if (retVal == 1) {
                return 1;
            }
            else if (retVal == -1) {
                puts("Something seriously wrong with execution");
                exit(1);
            }
            chessBoard[row_index][j] = 0;
        }
    }
    if (j == boardSize) {
        return 0;
    }
    return 1;   //never reaches here (written to solve a warning saying not all codepaths return a value
}

int main(void) {
    int** board = NULL;
    long long sizeOfBoard = 0;
    printf("Enter the size of the board: ");
    scanf("%lld", &sizeOfBoard);
    board = malloc(sizeof(int*) * sizeOfBoard);
    for (long long i = 0; i < sizeOfBoard; i++) {
        board[i] = malloc(sizeof(int) * sizeOfBoard);
        for (long long k = 0; k < sizeOfBoard; k++) {   //if I don't write this loop, the 0s get printed as 3452816845....Why???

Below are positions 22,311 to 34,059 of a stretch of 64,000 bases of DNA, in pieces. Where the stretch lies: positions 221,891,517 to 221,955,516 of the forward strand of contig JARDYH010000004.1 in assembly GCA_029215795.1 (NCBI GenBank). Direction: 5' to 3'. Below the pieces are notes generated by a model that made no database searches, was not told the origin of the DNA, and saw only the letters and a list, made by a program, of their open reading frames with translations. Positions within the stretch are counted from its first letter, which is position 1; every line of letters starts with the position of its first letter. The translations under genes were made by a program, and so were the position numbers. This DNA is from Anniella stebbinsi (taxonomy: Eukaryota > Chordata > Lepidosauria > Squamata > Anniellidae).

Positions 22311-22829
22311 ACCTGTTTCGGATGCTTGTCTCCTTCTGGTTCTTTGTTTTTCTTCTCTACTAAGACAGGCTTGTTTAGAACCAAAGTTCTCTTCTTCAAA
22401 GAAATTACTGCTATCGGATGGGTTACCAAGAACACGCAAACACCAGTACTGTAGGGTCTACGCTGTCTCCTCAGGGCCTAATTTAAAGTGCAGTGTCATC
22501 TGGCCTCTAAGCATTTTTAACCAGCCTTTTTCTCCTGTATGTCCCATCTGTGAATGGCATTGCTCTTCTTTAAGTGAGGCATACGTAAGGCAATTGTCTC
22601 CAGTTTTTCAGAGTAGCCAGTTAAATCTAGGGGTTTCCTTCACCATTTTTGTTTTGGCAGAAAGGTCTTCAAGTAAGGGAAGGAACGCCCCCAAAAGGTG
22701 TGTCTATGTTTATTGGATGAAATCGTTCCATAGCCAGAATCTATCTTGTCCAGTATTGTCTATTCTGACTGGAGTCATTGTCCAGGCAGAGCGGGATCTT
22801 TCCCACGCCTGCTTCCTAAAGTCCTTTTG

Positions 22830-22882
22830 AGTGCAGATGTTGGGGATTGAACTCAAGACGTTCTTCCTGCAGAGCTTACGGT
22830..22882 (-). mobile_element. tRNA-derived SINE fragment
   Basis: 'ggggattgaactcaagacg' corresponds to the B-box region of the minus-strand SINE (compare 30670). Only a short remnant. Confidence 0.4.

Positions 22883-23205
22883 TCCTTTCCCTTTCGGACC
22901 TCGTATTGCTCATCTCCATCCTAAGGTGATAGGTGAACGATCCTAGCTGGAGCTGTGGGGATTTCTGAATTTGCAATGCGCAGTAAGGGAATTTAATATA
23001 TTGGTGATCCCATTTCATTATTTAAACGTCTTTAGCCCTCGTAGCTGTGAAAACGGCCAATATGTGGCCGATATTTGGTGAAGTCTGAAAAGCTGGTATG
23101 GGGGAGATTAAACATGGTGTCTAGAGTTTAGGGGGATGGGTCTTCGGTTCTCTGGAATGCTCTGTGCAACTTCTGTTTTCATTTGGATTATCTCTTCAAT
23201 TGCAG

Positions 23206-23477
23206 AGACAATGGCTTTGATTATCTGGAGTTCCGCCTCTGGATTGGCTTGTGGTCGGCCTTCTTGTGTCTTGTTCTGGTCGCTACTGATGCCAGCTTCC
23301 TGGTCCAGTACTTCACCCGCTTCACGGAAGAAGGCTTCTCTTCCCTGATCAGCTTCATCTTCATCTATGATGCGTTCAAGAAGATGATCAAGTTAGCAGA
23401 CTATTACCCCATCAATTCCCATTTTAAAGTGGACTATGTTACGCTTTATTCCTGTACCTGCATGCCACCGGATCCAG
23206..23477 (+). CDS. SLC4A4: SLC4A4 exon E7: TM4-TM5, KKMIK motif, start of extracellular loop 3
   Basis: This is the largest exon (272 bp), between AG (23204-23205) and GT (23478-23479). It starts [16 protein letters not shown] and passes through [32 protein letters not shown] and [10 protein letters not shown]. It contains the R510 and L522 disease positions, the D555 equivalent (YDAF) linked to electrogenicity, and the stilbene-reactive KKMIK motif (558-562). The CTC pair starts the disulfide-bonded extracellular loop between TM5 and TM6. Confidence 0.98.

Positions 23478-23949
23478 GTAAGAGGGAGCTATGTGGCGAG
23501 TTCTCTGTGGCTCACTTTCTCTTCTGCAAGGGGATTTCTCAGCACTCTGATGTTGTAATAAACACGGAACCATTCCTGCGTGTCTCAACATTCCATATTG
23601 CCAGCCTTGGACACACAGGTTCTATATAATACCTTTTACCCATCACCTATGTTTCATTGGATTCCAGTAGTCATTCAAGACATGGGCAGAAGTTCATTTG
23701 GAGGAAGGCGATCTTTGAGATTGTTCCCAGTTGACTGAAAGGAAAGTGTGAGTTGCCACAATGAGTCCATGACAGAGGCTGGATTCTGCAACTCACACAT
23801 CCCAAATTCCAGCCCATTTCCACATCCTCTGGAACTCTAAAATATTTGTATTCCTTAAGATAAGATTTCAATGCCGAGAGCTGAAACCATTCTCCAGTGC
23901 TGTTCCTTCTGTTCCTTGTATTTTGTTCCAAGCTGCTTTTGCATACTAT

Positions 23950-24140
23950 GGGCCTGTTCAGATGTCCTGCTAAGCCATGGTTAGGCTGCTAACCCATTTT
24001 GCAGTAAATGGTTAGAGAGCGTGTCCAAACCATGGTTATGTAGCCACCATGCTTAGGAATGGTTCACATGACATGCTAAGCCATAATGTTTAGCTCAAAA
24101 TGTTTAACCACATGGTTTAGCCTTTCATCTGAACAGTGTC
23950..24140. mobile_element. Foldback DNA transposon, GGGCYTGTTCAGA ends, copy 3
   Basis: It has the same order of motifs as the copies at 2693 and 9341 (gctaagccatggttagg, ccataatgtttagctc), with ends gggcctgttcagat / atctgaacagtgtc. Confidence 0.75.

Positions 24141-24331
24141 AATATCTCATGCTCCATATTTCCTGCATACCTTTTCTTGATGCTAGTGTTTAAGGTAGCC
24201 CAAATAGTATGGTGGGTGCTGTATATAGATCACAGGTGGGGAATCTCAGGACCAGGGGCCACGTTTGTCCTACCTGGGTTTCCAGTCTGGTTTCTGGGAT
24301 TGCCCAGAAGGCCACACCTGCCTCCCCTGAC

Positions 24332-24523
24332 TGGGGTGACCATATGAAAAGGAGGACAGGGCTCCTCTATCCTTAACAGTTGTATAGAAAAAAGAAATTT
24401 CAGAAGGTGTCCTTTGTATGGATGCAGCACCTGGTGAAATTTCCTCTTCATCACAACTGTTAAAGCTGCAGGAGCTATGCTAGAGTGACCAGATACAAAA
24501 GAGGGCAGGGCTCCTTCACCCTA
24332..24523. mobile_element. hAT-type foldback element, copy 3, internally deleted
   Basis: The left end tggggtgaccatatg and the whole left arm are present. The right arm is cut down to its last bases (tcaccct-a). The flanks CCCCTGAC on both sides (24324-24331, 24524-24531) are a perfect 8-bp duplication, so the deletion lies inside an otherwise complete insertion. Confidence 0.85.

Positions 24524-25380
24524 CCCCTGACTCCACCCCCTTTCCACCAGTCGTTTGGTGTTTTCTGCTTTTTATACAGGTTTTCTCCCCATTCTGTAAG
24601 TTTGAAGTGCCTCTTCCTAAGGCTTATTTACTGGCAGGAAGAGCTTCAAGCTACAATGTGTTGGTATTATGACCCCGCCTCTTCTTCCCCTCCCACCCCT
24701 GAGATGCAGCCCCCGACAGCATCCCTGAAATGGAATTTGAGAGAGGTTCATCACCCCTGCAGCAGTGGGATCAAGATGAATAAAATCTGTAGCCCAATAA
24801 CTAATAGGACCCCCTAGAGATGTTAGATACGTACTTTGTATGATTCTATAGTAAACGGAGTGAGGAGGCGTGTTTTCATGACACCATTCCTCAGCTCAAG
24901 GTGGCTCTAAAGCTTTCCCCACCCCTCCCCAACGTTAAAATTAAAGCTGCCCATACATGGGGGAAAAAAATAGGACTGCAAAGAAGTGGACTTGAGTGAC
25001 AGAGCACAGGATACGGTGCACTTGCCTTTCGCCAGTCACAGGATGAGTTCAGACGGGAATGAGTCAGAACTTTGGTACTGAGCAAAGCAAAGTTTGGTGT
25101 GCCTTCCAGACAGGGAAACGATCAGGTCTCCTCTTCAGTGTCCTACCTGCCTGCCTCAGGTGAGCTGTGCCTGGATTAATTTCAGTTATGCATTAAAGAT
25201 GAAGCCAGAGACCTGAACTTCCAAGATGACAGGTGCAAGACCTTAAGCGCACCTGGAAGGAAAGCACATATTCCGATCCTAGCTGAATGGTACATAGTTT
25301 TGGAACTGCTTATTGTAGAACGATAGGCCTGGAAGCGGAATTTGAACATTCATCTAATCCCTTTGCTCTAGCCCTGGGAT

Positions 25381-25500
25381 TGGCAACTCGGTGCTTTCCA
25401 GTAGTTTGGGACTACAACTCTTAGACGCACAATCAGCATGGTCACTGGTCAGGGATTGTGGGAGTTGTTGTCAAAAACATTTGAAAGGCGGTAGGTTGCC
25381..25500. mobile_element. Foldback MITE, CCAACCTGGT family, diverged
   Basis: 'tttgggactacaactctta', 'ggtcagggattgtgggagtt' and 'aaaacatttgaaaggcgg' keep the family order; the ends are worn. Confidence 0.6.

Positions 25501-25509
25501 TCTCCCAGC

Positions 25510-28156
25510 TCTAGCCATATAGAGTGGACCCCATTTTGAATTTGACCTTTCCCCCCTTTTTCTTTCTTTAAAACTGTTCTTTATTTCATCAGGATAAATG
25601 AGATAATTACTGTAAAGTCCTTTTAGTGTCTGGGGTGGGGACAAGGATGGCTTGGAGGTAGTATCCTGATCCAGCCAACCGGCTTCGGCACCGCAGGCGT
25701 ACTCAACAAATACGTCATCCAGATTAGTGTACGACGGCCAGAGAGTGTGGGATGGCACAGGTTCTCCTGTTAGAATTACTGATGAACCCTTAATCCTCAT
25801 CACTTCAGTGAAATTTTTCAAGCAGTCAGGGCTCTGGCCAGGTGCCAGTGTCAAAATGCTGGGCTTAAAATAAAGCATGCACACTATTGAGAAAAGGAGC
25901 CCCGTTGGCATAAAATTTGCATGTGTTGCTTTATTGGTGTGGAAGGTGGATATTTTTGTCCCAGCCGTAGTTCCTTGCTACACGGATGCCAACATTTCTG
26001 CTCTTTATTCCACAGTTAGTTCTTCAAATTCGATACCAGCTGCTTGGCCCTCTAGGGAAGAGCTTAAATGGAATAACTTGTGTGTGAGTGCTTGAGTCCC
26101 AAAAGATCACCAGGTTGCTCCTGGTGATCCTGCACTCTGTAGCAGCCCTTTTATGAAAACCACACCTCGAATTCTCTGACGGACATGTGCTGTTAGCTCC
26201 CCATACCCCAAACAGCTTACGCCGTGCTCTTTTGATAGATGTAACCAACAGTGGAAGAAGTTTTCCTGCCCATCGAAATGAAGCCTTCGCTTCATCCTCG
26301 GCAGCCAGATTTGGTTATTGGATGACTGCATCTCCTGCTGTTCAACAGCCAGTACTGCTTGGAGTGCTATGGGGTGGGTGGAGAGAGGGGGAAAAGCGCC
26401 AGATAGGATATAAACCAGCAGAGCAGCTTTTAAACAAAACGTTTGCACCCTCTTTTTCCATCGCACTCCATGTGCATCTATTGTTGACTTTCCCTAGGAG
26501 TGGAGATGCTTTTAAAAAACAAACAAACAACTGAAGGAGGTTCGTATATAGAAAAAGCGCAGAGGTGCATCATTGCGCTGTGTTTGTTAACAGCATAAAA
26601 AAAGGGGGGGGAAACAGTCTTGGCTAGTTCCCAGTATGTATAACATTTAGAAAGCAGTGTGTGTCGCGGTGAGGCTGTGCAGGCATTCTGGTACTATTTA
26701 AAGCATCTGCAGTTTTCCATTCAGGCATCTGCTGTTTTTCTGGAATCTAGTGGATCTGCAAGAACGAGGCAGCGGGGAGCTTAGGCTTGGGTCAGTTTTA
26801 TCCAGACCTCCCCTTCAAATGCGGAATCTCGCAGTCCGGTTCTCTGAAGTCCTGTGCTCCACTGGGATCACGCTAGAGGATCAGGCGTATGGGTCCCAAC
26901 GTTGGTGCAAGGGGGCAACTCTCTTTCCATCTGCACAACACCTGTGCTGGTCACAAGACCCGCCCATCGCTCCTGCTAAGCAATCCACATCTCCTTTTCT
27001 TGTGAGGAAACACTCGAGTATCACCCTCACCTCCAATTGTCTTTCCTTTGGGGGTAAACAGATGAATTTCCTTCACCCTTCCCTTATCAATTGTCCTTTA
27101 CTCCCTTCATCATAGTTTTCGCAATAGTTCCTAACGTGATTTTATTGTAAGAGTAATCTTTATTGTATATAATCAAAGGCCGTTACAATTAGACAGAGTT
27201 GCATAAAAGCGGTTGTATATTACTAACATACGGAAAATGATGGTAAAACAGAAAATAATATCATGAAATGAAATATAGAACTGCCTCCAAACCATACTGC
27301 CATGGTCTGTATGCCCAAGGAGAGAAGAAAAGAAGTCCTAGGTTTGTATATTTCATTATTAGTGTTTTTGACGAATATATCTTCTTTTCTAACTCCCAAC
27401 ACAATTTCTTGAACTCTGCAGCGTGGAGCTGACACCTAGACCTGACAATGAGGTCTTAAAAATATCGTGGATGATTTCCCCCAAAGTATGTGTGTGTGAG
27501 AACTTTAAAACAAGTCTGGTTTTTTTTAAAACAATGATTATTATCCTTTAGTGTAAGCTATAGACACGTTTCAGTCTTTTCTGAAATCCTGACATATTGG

board[i][k] = 0;
        }
    }
    solve(board, 0, sizeOfBoard);
    printSqMatrix(board, sizeOfBoard);
}
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2 Answers 2

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  • //if I don't write this loop, the 0s get printed as 3452816845....Why???
    

    Because malloc doesn't initialize an allocated memory. It contains garbage. You may avoid the explicit loop by using calloc.

    As a side note, prefer sizeof(variable) to sizeof(type), e.g.

    board[i] = malloc(sizeof(*board[i]) * sizeOfBoard);
    

    This way, if you ever change the type of board squares, this line wouldn't change. No double maintenance.

  • The code adds queens into the rows sequentially. There is no need to test lower diagonals: there are no queens there yet.

  • Working with the entire 2-dimensional board is an overkill. A one-dimensional array of queen files suffices. Besides, testing for placement safety becomes much simpler:

    bool is_safe(int * queens, long long row, long long col, long long dim) {
        for (long long rank = 0; rank < row; rank++) {
            if (queens[rank] == col) {